HA....stocks are cheaper than they have been in over 20 years!

Discussion in 'Economics' started by S2007S, Jan 23, 2012.

  1. S2007S


    So they are cheaper now than the last 20 years, is that so. I find these articles hilarious, its like pulling up articles from just a decade ago about analysts predicting dow 100,000 and cisco being the first trillion dollar company.

    "the economic backdrop in terms of the US economy remains stable to positive,"

    Really stable to positive??? hmmmm, let me repeat myself for the millionth time, take away all those free handouts and trillions in QE and there would be no such thing as stable to positive economy. Here we have fools ignoring the fact that the only reason the US economy remains stable to positive is because of the QE and BUBBLE ben bernanke ways of keeping historical low interests rates at 0%%%%%%%%%%%%%%%%%%%%%%%%%%%%%%%%!!!

    If this economy is improving than why are rates at historical lows, why doesnt BUBBLE ben bernanke increase them to 2 or 3%, oh I forgot the economy cant handle those "high" interest rates, they have become to dependent on 0% interest rates. Thats right...

    Stocks Are Cheaper Than They've Been in Two Decades
    Published: Monday, 23 Jan 2012 | 1:30 PM ET
    Text Size
    By: John Melloy
    Executive Producer, Fast Money & Halftime

    U.S. stocks are trading at their cheapest levels since at least 1990, according to such commonly used valuations as price-to-earnings and price-to-book ratios as well as dividend yield, Bespoke Investment Group says.

    This realization will lift the S&P 500 Index [.SPX 1316.98 1.60 (+0.12%) ] by 11 percent to 1,400 this year or maybe more, according to the research firm’s 2012 outlook report.

    “The S&P 500 is currently trading below its historical average P/E and P/B ratios, and these ratios are also at their lowest levels in the careers of a large percentage of money managers,” wrote strategists Paul Hickey and Justin Walters.

    “While the current level of earnings is by no means guaranteed, the economic backdrop in terms of the US economy remains stable to positive," they added. "There is no denying the fact that the recovery has been tepid, but the manufacturing sector has been a pocket of strength, while the employment picture [cnbc explains] is really beginning to show improvement.”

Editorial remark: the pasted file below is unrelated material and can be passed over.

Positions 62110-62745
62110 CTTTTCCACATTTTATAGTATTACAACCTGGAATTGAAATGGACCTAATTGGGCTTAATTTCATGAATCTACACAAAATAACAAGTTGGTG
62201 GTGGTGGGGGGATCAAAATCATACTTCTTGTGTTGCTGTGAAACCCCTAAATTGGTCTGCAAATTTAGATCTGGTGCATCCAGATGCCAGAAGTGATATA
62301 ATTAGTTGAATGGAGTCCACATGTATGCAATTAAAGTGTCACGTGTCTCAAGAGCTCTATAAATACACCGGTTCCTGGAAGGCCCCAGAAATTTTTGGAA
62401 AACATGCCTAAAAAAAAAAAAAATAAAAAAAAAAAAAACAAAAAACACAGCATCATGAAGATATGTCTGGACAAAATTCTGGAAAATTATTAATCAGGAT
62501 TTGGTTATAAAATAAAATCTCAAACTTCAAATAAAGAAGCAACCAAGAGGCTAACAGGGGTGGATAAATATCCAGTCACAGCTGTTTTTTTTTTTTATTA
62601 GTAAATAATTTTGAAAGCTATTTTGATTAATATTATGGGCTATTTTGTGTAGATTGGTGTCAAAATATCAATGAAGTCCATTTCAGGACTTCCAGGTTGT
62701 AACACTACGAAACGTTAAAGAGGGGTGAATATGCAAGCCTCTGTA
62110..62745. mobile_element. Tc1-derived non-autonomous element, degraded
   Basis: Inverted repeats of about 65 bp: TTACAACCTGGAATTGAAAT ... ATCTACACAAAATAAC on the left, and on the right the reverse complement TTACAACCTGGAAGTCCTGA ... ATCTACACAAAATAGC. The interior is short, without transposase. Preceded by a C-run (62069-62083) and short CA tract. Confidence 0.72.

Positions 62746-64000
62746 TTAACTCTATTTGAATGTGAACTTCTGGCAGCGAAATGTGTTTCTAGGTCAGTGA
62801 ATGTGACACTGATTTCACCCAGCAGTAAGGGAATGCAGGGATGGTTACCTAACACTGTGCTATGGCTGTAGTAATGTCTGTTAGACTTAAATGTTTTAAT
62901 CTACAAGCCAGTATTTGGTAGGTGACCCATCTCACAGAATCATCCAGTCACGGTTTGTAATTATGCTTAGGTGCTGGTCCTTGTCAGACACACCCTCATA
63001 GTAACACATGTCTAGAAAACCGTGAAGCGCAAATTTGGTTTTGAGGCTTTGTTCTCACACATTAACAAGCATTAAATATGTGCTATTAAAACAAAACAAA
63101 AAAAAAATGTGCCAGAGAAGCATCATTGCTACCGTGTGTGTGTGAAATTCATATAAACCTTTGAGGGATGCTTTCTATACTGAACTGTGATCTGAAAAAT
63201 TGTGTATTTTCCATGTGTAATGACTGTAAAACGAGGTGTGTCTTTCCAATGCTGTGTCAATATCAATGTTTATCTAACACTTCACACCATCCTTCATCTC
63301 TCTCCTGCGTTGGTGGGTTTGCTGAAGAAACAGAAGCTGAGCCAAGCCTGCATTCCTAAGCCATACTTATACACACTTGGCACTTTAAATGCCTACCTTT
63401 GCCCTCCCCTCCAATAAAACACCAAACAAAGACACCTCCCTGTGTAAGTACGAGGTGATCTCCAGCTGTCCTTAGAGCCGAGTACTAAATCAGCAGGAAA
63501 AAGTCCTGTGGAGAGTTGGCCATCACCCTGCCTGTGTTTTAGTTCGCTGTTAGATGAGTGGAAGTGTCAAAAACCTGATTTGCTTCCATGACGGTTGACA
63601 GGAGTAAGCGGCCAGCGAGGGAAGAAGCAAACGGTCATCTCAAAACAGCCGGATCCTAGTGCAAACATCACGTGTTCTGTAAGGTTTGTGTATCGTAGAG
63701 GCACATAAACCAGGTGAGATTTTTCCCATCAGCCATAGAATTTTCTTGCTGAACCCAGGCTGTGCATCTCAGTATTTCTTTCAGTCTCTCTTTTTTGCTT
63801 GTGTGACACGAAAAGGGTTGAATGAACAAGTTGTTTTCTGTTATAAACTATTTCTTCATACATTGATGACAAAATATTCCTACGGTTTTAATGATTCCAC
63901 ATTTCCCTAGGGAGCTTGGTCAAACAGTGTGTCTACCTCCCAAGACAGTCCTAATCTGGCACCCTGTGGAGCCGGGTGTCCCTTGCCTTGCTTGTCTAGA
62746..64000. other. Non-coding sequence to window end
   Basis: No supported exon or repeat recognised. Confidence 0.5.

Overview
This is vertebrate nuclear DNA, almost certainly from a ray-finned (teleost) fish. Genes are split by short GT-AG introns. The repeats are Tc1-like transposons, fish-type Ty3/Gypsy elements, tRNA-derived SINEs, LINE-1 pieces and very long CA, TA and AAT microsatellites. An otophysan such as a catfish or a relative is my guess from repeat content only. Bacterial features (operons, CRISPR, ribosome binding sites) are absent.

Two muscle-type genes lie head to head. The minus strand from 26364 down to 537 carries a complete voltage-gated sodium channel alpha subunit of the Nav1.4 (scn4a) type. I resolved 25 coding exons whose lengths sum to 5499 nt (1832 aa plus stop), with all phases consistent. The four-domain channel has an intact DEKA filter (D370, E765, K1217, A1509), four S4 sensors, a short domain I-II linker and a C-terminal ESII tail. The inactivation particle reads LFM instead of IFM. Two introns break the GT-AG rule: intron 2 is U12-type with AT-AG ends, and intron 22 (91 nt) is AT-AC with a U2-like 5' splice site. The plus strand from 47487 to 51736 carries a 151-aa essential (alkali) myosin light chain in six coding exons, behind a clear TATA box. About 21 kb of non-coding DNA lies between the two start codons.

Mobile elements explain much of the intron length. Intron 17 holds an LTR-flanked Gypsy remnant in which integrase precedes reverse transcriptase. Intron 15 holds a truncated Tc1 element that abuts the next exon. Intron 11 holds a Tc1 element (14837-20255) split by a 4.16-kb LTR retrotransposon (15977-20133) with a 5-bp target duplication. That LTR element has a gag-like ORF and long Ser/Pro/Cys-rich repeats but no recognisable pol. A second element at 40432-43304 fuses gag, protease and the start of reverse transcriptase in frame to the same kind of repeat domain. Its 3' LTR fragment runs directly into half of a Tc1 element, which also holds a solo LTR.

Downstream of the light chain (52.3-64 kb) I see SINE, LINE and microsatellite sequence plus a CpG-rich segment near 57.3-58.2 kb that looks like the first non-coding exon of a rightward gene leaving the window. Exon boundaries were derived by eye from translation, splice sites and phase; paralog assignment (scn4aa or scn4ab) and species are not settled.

The S&P 500 is already on track to reach or exceed this forecast, up more than four percent in 2012. Better-than-expected economic data and an emerging bailout solution in Europe are behind the gains.

    To start 2012, the benchmark had an earnings multiple of 13, the lowest since 1990 and below the 80-year average of 15, according to Bespoke. It would take a move back to 1,484 to get the benchmark back to this long-term mean P/E.

    The price-to-book ratio is 2.05, below the average since the late 1970s of 2.43. To get back to that average P/B, the benchmark would need to increase to 1,491.

    One more valuation—dividend yield—points to above 1,400, argue the two strategists.
    Beyond the money

    “At the end of 2011, the S&P 500 was yielding 13 percent more than the 10-Year US Treasury,” wrote Hickey and Walters. “Outside of the credit crisis, the last time the S&P 500 yielded more than the 10-Year Treasury was before 1960."

    They added: "In order for the dividend yield to get back to its historical average relative to US Treasuries, either the 10-Year yield would have to rise back above 2 percent, the S&P 500 would have to rally to 1,410, or you would have to see some combination of the two.”
  2. its all a con the fed controls with world with the military. You will see once the BRICS denounce use of the dollar WW3 starts they will find a reason.
  3. Oh CRAP!!

    I've got to buy...Buy...BUY!!!!!!! :D

    Hurry before they run out!!!
  4. It's true the S&P is yielding well to the north of Treasuries. Unlike Treasuries, those dividends can be increased.
    It's also true that yours truly, for instance, when he bought and read, for the first time, Security Analysis by Graham & Dodd and read the part about how yields on the S&P had fallen below Treasuries and that this had, in the past, signaled an overvalued market, shook his head and thought "How quaint."
    As in, I never thought I'd see it in my investing lifetime. But here we are. It's something to note carefully and analyze just as carefully, not to make fun of or to jump to conclusions about.
    Unless you're just in this for the fun of it.
  5. That's interesting.

    We have low volume and monthly outflows, very possible the situation could lead to a solid increase in the coming months.
  6. All economic recoveries begin with the assistance of fiscal stimulus and supportive monetary policy.